Central Limit Theorem Part 2: Retaliation

Discrete population, with different probabilities associated with different numbers
Sampling distribution of means from the discrete parent population, with a sample size of n=30

In the last post, we left the central limit theorem defined as a normally-distributed sampling distribution of means reflecting the shape of the normally-distributed parent population, but with a smaller spread and less variance. However, what happens when we sample from a non-normal distribution, such as an exponential distribution or a discrete distribution?

As it turns out, the sampling distribution of means is also normal, regardless of the shape of the parent population. This holds for sample sizes of about 30 or more, which is why the central limit theorem is also sometimes referred to as the law of large numbers.

This is shown in the following video, and can be modified with this R script.

The Central Limit Theorem: Part 1

Random sample of numbers from a normal distribution, N ~ (100, 10). Actual normal distribution is superimposed in red.

One fundamental concept for hypothesis testing is something called the Central Limit Theorem. This theorem states that, for large enough sample sizes and for enough samples, we begin to build a sampling distribution that is approximately normal. More importantly, when we build sampling distributions of the means selected from a population, the average mean is identical to the mean of the parent population.

To illustrate this in R, from the parent population we can take random samples of several different sizes - 10, 50, 300 - and plot those samples as a histogram. These samples will roughly follow the shape of the population they were drawn from - in this case, the normal distribution with a mean of 100 and a standard deviation of 10 - and the more observations we have in our sample, the more closely it reflects the actual parent population. Theoretically, if our sample were large enough, it would in essence sample the entire population and therefore be the same as the population.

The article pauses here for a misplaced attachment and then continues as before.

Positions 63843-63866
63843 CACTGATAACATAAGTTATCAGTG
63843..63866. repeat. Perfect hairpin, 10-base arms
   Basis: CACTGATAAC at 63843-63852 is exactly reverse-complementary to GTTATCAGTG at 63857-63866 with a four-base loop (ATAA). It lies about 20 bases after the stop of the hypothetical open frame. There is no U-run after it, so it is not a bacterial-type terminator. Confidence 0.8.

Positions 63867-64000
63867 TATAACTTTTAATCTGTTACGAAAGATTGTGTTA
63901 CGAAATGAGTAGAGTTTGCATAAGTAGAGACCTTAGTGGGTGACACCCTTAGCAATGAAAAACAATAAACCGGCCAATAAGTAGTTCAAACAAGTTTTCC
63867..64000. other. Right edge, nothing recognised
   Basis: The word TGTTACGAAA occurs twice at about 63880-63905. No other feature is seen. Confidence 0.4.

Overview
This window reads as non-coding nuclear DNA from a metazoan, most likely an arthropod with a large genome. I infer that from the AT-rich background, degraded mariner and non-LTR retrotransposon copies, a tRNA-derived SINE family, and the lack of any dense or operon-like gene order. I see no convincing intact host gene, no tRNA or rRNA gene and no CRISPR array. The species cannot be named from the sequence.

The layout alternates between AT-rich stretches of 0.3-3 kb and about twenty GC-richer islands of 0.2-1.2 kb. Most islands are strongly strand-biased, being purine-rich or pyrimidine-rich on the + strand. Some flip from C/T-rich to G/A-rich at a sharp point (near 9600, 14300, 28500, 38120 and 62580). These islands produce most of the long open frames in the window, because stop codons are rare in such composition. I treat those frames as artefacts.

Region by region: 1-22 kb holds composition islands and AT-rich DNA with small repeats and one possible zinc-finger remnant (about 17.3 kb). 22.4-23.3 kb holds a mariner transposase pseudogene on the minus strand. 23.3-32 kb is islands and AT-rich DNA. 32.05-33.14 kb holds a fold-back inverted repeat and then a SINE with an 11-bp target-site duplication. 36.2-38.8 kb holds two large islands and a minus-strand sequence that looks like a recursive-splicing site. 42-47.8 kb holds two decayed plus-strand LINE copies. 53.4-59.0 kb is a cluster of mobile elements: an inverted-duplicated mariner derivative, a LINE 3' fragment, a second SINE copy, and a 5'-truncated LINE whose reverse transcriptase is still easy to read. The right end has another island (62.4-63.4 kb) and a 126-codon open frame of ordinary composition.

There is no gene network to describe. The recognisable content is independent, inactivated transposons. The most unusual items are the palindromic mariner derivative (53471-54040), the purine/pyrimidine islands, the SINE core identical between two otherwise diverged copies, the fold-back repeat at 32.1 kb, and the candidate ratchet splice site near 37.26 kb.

However, for smaller sample sizes, we can calculate the mean of each sample and then plot that value in a histogram. If we do this enough times, the mean of the sampling distribution has less spread and more tightly clusters around the mean of the parent population. Increasing the sample size does the same thing.

The demo script can be downloaded here; I have basically copied the code from this website, but distilled it into an R script that can be used and modified by anybody.

Super Useful Sampling Distributions Applet

Similar to the applets I used for my P211 research methods class, there is an online program which allows the user to specify a population distribution, and then build a sampling distribution of statistics such as mean, median, and variance. When I was first starting out I had a difficult time grasping what exactly a sampling distribution was, or what it meant, exactly; but tools like this are great for visualizing the process and building an intuition about what's really going on. The result is, I still don't understand it - like, at all - but I sure as hell feel more confident. And that's what is really important.

Stats Videos (Why do you divide samples by n-1?)

Because FMRI analysis requires a strong statistical background, I've added a couple videos going over the basics of statistical inference, and I use both R and Excel to show the output of certain procedures. In this demo, I go over why the sums of squares of sample populations are divided by n-1; a concept not covered in many statistical textbooks, but an important topic for understanding both statistical inference and where degrees of freedom come from. This isn't a rigorous proof, just a demonstration of why dividing by n-1 is a unbiased estimation of sample variance.